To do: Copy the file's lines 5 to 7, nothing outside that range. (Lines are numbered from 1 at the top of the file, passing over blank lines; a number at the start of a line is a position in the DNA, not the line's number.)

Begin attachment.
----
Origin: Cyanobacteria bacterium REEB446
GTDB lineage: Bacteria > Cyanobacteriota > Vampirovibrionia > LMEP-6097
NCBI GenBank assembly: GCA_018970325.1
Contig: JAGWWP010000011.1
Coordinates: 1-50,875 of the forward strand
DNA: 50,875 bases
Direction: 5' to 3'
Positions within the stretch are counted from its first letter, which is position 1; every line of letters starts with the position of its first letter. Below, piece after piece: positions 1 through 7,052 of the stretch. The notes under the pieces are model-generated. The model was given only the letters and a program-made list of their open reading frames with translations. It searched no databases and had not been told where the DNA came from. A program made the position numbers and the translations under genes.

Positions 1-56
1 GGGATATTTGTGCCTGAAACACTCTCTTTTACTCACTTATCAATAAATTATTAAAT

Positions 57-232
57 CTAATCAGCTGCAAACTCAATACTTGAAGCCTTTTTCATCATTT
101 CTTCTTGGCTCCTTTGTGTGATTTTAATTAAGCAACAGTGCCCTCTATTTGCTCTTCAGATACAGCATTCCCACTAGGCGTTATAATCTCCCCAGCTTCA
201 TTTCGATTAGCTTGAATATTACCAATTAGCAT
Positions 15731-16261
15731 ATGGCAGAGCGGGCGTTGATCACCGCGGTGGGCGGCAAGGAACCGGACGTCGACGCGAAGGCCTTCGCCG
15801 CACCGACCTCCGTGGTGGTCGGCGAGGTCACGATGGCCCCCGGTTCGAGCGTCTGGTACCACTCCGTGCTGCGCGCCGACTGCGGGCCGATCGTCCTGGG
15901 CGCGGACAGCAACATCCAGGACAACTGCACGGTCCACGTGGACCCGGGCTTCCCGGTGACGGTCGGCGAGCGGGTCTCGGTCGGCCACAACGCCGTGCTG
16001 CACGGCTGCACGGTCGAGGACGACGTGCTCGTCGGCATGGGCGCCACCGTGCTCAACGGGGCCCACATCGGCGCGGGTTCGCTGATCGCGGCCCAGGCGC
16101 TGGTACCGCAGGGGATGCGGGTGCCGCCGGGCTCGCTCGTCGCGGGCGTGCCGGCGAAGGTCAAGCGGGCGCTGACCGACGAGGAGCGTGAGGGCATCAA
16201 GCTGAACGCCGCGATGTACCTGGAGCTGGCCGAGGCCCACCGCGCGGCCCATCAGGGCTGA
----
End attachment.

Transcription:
Coordinates: 1-50,875 of the forward strand
DNA: 50,875 bases
Direction: 5' to 3'